Modern Movements and Styles - Full List Poor Materials Art Movements

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Poor Materials Art Movements

These are the important Poor Materials art movements, styles, tendencies, groups, and schools that we currently cover. More are on the way!

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Poor Materials: 9 of 108 Total Movements
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Started: 1943

Ended: Late 1965

A tendency among mainly New York painters committed to an expressive art of profound emotion and universal themes, Abstract Expressionism embraces the spacial breakthroughs of Jackson Pollock, color field painting of Mark Rothko, as well as the gestural abstraction of Willem de Kooning.

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Started: 1962

Ended: 1972

Arte Povera is a style of modern art. The term was introduced in Italy during a period of upheaval at the end of the 1960s. The term centered on a group of Italian artists who attacked established institutions with art made from unconventional materials. They often used found objects in their works.

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Started: 1933

Ended: 1957

Black Mountain College was an experimental school founded in the middle of the twentieth century on the principles of balancing academics, arts, and manual labor within a democratic, communal society and influnced many important artists.

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Started: 1916

Ended: 1924

Dada emerged in the early twentieth century as a literary and artistic movement that celebrated random chance, readymade artworks, and outragous performances. Its practitioners, including Hugo Ball, Tristan Tzara, and Marcel Duchamp, scorned bourgeois conventions of high culture, especially the appreciation for artistic intention and skill.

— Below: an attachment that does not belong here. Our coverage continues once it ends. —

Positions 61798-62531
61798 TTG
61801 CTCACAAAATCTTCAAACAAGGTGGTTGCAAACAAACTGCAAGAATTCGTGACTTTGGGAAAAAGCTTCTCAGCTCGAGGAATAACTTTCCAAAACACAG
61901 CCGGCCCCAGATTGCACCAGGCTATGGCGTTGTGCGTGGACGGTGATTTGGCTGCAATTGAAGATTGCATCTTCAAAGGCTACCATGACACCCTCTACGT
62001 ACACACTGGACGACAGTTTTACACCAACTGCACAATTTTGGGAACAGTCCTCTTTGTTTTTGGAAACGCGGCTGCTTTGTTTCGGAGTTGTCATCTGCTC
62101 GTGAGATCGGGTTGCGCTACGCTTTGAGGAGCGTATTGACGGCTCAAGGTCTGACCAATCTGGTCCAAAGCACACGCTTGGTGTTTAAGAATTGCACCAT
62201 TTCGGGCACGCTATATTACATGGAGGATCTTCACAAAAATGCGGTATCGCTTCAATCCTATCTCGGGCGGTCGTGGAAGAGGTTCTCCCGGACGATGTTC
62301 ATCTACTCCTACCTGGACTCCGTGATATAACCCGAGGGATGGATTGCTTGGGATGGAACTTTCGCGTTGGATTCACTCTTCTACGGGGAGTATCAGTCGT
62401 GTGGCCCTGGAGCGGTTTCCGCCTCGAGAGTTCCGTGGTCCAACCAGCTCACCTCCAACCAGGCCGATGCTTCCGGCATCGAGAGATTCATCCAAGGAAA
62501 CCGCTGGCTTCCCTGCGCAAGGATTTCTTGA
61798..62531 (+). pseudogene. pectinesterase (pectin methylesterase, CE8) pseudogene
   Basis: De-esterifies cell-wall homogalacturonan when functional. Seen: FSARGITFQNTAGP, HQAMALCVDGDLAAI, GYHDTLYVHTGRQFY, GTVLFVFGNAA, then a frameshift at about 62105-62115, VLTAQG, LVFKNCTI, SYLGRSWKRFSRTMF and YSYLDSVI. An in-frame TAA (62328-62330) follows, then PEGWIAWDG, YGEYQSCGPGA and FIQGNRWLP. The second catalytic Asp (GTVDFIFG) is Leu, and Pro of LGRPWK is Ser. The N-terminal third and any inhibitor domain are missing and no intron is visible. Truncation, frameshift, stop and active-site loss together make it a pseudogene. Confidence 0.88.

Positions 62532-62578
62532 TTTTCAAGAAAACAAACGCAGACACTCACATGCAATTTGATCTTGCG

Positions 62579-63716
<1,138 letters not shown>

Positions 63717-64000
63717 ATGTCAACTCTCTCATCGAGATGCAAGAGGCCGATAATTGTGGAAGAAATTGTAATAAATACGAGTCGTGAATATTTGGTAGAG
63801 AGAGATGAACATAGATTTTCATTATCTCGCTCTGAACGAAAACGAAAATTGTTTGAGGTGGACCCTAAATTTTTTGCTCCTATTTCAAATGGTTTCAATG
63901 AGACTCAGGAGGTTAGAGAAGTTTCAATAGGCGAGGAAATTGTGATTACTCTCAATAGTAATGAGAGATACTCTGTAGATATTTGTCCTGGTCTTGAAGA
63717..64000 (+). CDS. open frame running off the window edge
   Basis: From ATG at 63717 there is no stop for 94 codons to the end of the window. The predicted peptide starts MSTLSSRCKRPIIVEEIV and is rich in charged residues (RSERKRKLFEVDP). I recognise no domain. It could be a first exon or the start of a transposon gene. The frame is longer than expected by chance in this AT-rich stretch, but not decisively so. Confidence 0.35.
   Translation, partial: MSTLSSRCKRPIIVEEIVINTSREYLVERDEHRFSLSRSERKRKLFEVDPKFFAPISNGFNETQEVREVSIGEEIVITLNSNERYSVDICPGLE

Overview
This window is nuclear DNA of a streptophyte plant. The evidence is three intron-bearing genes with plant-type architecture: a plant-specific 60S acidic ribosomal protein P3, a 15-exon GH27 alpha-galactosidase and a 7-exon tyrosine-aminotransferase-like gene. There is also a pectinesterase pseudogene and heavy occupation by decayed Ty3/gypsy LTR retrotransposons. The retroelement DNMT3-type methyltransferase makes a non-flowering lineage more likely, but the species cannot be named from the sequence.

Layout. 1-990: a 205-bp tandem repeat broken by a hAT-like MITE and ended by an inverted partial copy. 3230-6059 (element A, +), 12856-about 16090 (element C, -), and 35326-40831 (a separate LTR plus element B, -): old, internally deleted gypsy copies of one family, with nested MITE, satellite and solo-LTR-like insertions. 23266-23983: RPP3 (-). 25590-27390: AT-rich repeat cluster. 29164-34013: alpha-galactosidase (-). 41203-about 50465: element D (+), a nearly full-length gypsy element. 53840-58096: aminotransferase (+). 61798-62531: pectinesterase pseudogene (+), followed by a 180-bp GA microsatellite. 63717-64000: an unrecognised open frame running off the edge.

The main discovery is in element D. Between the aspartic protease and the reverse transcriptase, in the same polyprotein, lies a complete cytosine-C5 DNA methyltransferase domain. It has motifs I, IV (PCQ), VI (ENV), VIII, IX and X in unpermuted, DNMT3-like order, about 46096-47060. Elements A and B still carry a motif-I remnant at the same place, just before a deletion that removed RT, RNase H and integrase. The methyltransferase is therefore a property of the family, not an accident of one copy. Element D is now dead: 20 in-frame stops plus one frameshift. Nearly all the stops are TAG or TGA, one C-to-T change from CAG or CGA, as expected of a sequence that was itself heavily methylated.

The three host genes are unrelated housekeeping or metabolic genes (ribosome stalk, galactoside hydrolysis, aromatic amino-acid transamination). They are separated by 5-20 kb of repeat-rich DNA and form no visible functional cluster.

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Started: 1959

Ended: 1978

Fluxus was an international network of "intermedia" artists of the 1960s who worked in fields ranging from music to performance to the visual arts. Taking their name from the Latin "to flow," Fluxus artists adopted an often anarchic and satirical approach to conventional forms of art, and their ideas paved the way for Conceptual art.

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Started: 1958

Ended: Early 1970s

The term "happening" was coined by artist Allan Kaprow in 1957 to decribe an art event, often staged or pre-scripted, that requires active participation from an audience to come to full fruition.

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Started: 1952

Ended: 1970

Neo-Dada refers to works of art from the 1950s that employ popular imagery and modern materials, often resulting in a subtle commentary on the contemporary world. Neo-Dada is both a continuation of the earlier Dada movement and an important precursor to Pop art. Some important Neo-Dada artists include Robert Rauschenberg, Jasper Johns, Robert Morris and Allan Kaprow.

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Started: 1960

Ended: 1970

Nouveau Réalisme (New Realism) expanded the materials and ideas of art in a Europe that was recovering from horrible war and a new forms of cultural and commercial consumption.

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Post-Minimalism Art & Analysis

Post-Minimalism

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Started: 1966

Post-minimalism refers to works that share the "pure" qualities of older Minimalist works but go beyond the formalist or linear aesthetics. Some of the movement's artists include Anish Kapoor, Damien Hirst and Eva Hesse.

Poor Materials: 9 of 108 Total Movements

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